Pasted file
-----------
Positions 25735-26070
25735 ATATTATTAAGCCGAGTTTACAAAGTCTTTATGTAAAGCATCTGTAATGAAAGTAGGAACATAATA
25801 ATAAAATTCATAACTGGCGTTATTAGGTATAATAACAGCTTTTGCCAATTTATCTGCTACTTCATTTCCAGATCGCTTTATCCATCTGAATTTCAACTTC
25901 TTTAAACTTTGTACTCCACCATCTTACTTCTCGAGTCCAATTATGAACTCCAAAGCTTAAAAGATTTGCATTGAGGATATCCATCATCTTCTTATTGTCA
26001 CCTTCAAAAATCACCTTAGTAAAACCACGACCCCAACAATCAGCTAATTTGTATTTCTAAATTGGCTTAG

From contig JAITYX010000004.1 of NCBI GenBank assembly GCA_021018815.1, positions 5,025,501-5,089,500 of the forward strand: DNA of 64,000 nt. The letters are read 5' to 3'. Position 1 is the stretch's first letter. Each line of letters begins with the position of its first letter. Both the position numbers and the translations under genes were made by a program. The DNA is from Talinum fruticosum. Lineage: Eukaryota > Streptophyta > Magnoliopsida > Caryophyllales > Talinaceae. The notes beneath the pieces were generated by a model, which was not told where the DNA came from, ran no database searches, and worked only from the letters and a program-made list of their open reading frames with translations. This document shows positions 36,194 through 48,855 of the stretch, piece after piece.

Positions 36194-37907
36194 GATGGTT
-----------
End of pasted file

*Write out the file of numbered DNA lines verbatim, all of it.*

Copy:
Positions 25735-26070
25735 ATATTATTAAGCCGAGTTTACAAAGTCTTTATGTAAAGCATCTGTAATGAAAGTAGGAACATAATA
25801 ATAAAATTCATAACTGGCGTTATTAGGTATAATAACAGCTTTTGCCAATTTATCTGCTACTTCATTTCCAGATCGCTTTATCCATCTGAATTTCAACTTC
25901 TTTAAACTTTGTACTCCACCATCTTACTTCTCGAGTCCAATTATGAACTCCAAAGCTTAAAAGATTTGCATTGAGGATATCCATCATCTTCTTATTGTCA
26001 CCTTCAAAAATCACCTTAGTAAAACCACGACCCCAACAATCAGCTAATTTGTATTTCTAAATTGGCTTAG

From contig JAITYX010000004.1 of NCBI GenBank assembly GCA_021018815.1, positions 5,025,501-5,089,500 of the forward strand: DNA of 64,000 nt. The letters are read 5' to 3'. Position 1 is the stretch's first letter. Each line of letters begins with the position of its first letter. Both the position numbers and the translations under genes were made by a program. The DNA is from Talinum fruticosum. Lineage: Eukaryota > Streptophyta > Magnoliopsida > Caryophyllales > Talinaceae. The notes beneath the pieces were generated by a model, which was not told where the DNA came from, ran no database searches, and worked only from the letters and a program-made list of their open reading frames with translations. This document shows positions 36,194 through 48,855 of the stretch, piece after piece.

Positions 36194-37907
36194 GATGGTT